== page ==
I recently moved to New York for the summer, and last night I had my first introduction to the literary parties here at the Authors Guild Centennial Gala, held at the Edison Ballroom in Midtown. There were about 500 people there, and the event was officially black tie, though the publicist told me any party dress would do. I coat-checked a cardigan. Since moving here, I've had some questions about how lit life works in New York. Questions like, can you do this without being part of a “scene,” and how much of this involves posturing? etc. As the night progressed, I discovered that however awkward you appear, people will kindly overlook that so long as you can hold up your end of the conversation—and that drinking always helps. Initially just invited for cocktails, I ended up staying for dinner. And happily so since the bartender wouldn’t give me drinks because I didn’t have a license or an ID card. Which is how I got my first two pieces of New York literary-party advice, courtesy of novelist Alexander Chee: In New York, always bring ID. And at dinner, don’t try to help the waiter do his thing. If you do, it’ll always be weird because it’ll always be different.
The event coincided with a recent revival of the guild’s case against Google Books (first filed in 2005), which, just the other week, became a class-action suit. But at the event, the case was never mentioned; instead, the focus was on the guild's centennial and its continued support of the rights for so many individual writers. Someone waved at Ann Patchett. Someone something independent bookstore. David Rakoff being funny. Fuzzy, warm, bookish feelings.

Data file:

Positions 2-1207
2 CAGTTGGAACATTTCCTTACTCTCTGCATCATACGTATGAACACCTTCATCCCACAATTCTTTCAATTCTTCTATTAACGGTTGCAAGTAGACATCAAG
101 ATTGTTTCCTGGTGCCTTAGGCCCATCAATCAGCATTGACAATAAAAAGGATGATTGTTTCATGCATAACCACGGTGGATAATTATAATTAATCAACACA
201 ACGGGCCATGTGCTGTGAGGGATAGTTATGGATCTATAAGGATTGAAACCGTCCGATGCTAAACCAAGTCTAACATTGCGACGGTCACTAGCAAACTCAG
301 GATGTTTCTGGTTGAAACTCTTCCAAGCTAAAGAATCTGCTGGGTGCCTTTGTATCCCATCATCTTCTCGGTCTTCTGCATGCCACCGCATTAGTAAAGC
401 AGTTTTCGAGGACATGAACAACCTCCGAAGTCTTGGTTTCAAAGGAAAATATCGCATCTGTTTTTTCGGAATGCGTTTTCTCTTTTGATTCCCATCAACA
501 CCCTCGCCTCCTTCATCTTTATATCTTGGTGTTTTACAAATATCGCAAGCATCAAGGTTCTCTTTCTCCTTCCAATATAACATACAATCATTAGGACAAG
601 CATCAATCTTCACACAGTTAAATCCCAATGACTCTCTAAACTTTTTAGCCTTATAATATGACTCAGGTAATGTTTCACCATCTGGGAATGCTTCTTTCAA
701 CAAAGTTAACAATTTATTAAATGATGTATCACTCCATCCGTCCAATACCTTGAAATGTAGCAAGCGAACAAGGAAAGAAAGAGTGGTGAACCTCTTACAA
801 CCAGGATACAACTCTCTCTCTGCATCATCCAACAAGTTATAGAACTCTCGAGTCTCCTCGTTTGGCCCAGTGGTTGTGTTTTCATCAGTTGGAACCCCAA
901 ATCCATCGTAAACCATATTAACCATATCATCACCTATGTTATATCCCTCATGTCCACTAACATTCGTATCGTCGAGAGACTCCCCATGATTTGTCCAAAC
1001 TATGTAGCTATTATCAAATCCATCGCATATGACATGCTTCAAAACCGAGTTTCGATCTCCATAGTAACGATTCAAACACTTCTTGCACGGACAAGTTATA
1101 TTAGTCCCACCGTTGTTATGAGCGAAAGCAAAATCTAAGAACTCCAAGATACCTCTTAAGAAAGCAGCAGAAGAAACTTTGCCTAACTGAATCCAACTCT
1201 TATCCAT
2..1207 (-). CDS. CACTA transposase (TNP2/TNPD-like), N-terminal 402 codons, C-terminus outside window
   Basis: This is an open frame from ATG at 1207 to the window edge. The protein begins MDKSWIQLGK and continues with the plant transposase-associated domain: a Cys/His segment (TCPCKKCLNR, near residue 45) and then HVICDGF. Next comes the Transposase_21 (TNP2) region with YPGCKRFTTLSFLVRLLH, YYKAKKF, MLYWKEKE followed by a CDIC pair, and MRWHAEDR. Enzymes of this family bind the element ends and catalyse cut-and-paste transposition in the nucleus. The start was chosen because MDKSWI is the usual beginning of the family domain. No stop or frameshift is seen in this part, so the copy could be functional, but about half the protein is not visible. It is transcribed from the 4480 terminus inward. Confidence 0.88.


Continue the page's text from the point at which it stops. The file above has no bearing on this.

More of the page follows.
So! How do you cover such an event? Do you take photographs of the people, the food, the centerpieces?
Calvin Trillin hosted and at one point stood right by me, but I felt weird asking for photographs so this is what you get:
As you'll see, the same went for the night's four speakers, who were Andy Borowitz, Patricia Marx, David Rakoff and Sarah Jones.
While last year's Authors Guild Dinner honored Terry Gross, this centennial event avoided spotlighting any one author. Instead, each speaker picked one canonical text to reject (there were two women speakers but the canon was represented by an all-male cast). As though speaking from the position of an editor, the speakers advised aspiring authors such as F. Scott Fitzgerald and Homer that literary success (if not posterity) lies in the pursuit of popularity rather than the pose of pretension. Why not 50 Shades of Penelope or Eat, Slay, Love as a title for the story of Odysseus, Marx offered.
Rakoff shut down On the Road, telling the young Kerouac that editing would do him some good. You’re not the “first person to have felt these things.” It was excellent, and a roundabout way of commenting on the culture of individual blogging (which, according to my table, is apparently way out of style. Talk of groups with a brand or an image were mentioned, like The Millions, The New Inquiry and N+1.)
Jones told off Strunk & White’s The Elements of Style (which, on behalf of many writers: thank you!!!), telling them that instead of following their rules of keeping it short and simple, maybe she’ll submit an 80-page college paper titled “The Tyranny of Brevity.” (Funny because I think this happens more often than not?) It’s “Restrictulous,” Jones suggested, because it’s “so strict it’s ridiculous.” Whereupon I learned, giggle too loudly behind someone and they will turn to look at you.
The black-tie crowd.
Upon exiting, I heard a man ask two women: “Are you novelist ladies or publishing ladies?” Oh.
On the subway ride home, print was having a moment in the form of Road Dahl.
Jane Hu coat-checks her cardigan.